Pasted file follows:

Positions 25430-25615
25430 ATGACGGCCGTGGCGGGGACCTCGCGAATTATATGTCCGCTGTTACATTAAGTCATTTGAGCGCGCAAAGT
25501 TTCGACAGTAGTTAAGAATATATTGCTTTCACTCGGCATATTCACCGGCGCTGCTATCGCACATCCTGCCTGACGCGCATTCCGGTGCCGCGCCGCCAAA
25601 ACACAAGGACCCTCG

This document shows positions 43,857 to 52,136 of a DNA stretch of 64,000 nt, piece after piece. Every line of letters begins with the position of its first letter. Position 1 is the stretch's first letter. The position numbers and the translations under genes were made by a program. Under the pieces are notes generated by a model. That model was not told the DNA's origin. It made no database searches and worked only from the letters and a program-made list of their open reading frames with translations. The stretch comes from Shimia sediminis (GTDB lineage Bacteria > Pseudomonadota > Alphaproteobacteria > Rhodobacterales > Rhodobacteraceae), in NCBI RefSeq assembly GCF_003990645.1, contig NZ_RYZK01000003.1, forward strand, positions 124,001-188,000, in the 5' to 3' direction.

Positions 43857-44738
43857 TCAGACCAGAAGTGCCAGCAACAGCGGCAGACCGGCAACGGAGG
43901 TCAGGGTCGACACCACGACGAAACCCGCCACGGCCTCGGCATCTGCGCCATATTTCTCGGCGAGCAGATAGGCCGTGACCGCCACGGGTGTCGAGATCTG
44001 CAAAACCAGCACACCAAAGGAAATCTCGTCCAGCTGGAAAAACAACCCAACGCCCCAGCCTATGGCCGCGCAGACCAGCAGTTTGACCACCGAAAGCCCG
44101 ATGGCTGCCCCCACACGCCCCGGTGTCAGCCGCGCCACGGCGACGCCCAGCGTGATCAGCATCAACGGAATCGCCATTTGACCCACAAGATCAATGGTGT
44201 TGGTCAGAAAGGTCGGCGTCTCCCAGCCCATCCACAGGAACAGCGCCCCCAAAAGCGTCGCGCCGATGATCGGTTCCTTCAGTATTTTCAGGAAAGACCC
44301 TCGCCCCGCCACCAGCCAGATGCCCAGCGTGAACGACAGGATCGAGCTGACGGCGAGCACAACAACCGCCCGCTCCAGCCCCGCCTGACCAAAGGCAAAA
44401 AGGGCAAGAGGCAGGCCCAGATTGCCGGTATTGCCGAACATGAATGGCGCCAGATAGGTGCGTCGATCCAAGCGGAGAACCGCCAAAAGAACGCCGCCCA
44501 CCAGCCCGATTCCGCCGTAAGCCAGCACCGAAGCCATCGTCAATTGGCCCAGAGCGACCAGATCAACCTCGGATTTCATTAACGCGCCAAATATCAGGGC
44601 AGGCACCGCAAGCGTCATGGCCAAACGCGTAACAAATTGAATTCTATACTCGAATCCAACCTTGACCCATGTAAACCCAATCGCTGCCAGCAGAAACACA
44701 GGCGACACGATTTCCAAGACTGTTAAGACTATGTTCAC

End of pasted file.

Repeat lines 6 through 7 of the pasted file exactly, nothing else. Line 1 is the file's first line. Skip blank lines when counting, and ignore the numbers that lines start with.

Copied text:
Positions 43857-44738
43857 TCAGACCAGAAGTGCCAGCAACAGCGGCAGACCGGCAACGGAGG